• CNS: Sleep-wake cycle (promotes wakefulness), body temperature, nociception, endocrine homeostasis, regulates appetite, involved in cognition
 • Periphery: Causes bronchoconstriction, bronchial smooth muscle contraction, urinary bladder contractions, vasodilation, promotes hypernociception (visceral hypersensitivity), involved in itch perception and urticaria.

Histamine H2 receptor

 • CNS: Dorsal striatum (caudate nucleus and putamen), cerebral cortex (external layers), hippocampal formation, dentate nucleus of the cerebellum
 • Periphery: Located on parietal cells, vascular smooth muscle cells, neutrophils, mast cells, as well as on cells in the heart and uterus

 • CNS: Not established (note: most known H2 receptor ligands are unable to cross the blood–brain barrier in sufficient concentrations to allow for neuropsychological and behavioral testing)
 • Periphery: Primarily involved in vasodilation and stimulation of gastric acid secretion. Urinary bladder relaxation. Modulates gastrointestinal function.

Histamine H3 receptor Located in the central nervous system and to a lesser extent peripheral nervous system tissue Autoreceptor and heteroreceptor functions: decreased neurotransmitter release of histamine, acetylcholine, norepinephrine, serotonin. Modulates nociception, gastric acid secretion, and food intake. [23]
Histamine H4 receptor Located primarily on basophils and in the bone marrow. It is also expressed in the thymus, small intestine, spleen, and colon. Plays a role in mast cell chemotaxis, itch perception, cytokine production and secretion, and visceral hypersensitivity. Other putative functions (e.g., inflammation, allergy, cognition, etc.) have not been fully characterized. [23]
Ligand-gated ion channel Location Function Sources
Histamine-gated chloride channel Putatively: CNS (hypothalamus, thalamus) and intestinal epithelium Brain: Produces fast inhibitory postsynaptic potentials
Intestinal epithelium: chloride secretion (associated with secretory diarrhea)

Roles in the body

Although histamine is small compared to other biological molecules (containing only 17 atoms), it plays an important role in the body. It is known to be involved in 23 different physiological functions. Histamine is known to be involved in many physiological functions because of its chemical properties that allow it to be versatile in binding. It is Coulombic (able to carry a charge), conformational, and flexible. This allows it to interact and bind more easily.[29]

Vasodilation and fall in blood pressure

It has been known for more than one hundred years that an intravenous injection of histamine causes a fall in the blood pressure.[30] The underlying mechanism concerns both vascular hyperpermeability and vasodilation. Histamine binding to endothelial cells causes them to contract, thus increasing vascular leak. It also stimulates synthesis and release of various vascular smooth muscle cell relaxants, such as nitric oxide, endothelium-derived hyperpolarizing factors and other compounds, resulting in blood vessel dilation.[31] These two mechanisms play a key role in the pathophysiology of anaphylaxis.

Effects on nasal mucous membrane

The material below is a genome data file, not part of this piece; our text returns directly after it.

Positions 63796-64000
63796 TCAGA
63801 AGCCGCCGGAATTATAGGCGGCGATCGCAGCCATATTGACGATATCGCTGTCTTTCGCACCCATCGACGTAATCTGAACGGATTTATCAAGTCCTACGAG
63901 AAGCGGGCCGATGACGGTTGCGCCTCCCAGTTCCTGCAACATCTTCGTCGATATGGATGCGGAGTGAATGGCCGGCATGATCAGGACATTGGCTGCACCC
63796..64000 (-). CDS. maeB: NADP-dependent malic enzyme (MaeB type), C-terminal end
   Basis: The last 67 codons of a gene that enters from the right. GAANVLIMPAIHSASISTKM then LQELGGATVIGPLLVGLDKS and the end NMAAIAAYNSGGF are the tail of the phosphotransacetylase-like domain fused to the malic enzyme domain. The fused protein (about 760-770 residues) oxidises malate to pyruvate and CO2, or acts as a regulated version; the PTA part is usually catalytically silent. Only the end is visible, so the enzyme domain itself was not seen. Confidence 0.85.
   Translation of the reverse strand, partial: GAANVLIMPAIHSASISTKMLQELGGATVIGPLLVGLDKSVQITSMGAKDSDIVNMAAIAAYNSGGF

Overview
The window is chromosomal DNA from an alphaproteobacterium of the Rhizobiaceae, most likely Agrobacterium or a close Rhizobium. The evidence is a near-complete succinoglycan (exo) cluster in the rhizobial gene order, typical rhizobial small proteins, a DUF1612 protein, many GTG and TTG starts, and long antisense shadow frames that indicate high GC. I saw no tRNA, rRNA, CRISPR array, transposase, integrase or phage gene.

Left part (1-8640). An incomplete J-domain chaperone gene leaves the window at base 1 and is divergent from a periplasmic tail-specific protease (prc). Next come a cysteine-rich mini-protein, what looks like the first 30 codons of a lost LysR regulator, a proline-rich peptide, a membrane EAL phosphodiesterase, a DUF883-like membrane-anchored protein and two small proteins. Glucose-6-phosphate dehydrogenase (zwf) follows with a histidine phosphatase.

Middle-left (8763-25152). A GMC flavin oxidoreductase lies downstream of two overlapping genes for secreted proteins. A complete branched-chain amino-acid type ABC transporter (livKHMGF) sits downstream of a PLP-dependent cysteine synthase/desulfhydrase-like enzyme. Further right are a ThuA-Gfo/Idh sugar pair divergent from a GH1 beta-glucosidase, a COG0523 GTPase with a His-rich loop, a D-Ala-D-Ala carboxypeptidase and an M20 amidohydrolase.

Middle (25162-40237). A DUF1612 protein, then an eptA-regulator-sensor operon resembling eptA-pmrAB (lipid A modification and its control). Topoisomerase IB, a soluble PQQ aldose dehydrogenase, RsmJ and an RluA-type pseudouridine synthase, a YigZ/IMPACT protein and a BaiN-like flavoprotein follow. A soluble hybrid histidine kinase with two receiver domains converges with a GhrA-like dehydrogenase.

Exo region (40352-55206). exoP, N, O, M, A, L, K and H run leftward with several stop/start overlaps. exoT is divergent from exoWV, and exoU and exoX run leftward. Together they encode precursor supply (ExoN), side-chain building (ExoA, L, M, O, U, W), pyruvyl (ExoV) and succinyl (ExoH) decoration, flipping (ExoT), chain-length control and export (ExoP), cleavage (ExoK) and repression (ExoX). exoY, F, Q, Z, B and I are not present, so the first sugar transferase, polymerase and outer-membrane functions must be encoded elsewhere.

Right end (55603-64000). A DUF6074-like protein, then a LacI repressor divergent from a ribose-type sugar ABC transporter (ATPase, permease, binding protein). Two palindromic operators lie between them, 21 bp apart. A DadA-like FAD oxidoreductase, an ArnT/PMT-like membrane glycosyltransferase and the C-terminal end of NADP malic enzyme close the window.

Increased vascular permeability causes fluid to escape from capillaries into the tissues, which leads to the classic symptoms of an allergic reaction: a runny nose and watery eyes. Allergens can bind to IgE-loaded mast cells in the nasal cavity's mucous membranes. This can lead to three clinical responses:[32]

  1. sneezing due to histamine-associated sensory neural stimulation
  2. hyper-secretion from glandular tissue
  3. nasal congestion due to vascular engorgement associated with vasodilation and increased capillary permeability

Sleep-wake regulation

Further information: Ascending reticular activating system

Histamine is a neurotransmitter that is released from histaminergic neurons which project out of the mammalian hypothalamus. The cell bodies of these neurons are located in a portion of the posterior hypothalamus known as the tuberomammillary nucleus (TMN). The histamine neurons in this region comprise the brain's histamine system, which projects widely throughout the brain and includes axonal projections to the cortex, medial forebrain bundle, other hypothalamic nuclei, medial septum, the nucleus of the diagonal band, ventral tegmental area, amygdala, striatum, substantia nigra, hippocampus, thalamus and elsewhere.[33] The histamine neurons in the TMN are involved in regulating the sleep-wake cycle and promote arousal when activated.[34] The neural firing rate of histamine neurons in the TMN is strongly positively correlated with an individual's state of arousal. These neurons fire rapidly during periods of wakefulness, fire more slowly during periods of relaxation/tiredness, and stop firing altogether during REM and NREM (non-REM) sleep[citation needed].

First-generation H1 antihistamines (i.e., antagonists of histamine receptor H1) are capable of crossing the blood–brain barrier and produce drowsiness by antagonizing histamine H1 receptors in the tuberomammillary nucleus. The newer class of second-generation H1 antihistamines do not readily permeate the blood–brain barrier and thus are less likely to cause sedation, although individual reactions, concomitant medications and dosage may increase the likelihood of a sedating effect. In contrast, histamine H3 receptor antagonists increase wakefulness. Similar to the sedative effect of first-generation H1 antihistamines, an inability to maintain vigilance can occur from the inhibition of histamine biosynthesis or the loss (i.e., degeneration or destruction) of histamine-releasing neurons in the TMN.